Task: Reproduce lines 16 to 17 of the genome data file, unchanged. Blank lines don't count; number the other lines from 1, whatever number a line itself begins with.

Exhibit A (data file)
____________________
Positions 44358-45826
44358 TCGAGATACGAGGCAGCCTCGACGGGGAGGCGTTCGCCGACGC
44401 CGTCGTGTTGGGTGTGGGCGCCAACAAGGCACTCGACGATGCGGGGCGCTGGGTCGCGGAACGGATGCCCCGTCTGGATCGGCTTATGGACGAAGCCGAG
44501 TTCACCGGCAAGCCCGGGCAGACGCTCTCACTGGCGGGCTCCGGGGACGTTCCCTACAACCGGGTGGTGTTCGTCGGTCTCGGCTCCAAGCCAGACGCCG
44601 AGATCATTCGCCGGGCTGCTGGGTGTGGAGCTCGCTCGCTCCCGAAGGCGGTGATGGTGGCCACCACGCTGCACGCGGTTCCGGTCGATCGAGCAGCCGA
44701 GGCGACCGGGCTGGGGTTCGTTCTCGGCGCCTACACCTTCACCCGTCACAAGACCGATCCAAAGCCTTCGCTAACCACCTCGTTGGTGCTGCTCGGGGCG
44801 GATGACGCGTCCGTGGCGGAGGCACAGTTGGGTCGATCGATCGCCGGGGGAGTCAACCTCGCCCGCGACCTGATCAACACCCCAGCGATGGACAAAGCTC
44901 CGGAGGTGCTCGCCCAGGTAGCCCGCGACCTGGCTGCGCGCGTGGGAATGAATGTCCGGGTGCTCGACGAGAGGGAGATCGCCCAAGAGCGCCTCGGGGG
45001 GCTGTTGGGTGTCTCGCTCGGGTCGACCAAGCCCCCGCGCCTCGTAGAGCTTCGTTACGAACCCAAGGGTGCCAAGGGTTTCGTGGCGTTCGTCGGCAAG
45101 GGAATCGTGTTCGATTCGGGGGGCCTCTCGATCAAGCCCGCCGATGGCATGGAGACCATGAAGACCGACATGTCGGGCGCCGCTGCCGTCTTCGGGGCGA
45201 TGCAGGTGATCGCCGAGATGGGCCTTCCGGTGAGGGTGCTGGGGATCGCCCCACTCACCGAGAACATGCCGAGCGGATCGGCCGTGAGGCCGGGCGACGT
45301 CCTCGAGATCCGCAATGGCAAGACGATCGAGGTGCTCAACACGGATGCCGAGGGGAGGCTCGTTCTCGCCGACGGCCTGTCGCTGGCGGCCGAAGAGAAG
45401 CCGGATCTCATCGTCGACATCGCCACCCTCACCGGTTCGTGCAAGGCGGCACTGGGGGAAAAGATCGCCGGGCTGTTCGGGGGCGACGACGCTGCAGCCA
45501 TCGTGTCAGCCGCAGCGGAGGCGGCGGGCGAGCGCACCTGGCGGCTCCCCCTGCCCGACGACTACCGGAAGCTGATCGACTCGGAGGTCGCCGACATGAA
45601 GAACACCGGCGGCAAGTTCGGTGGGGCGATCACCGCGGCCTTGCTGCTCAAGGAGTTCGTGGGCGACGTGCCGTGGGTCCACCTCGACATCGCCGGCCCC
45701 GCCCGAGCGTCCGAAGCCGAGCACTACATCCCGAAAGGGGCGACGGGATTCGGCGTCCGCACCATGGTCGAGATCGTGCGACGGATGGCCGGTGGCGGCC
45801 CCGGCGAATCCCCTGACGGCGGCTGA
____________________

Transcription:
45701 GCCCGAGCGTCCGAAGCCGAGCACTACATCCCGAAAGGGGCGACGGGATTCGGCGTCCGCACCATGGTCGAGATCGTGCGACGGATGGCCGGTGGCGGCC
45801 CCGGCGAATCCCCTGACGGCGGCTGA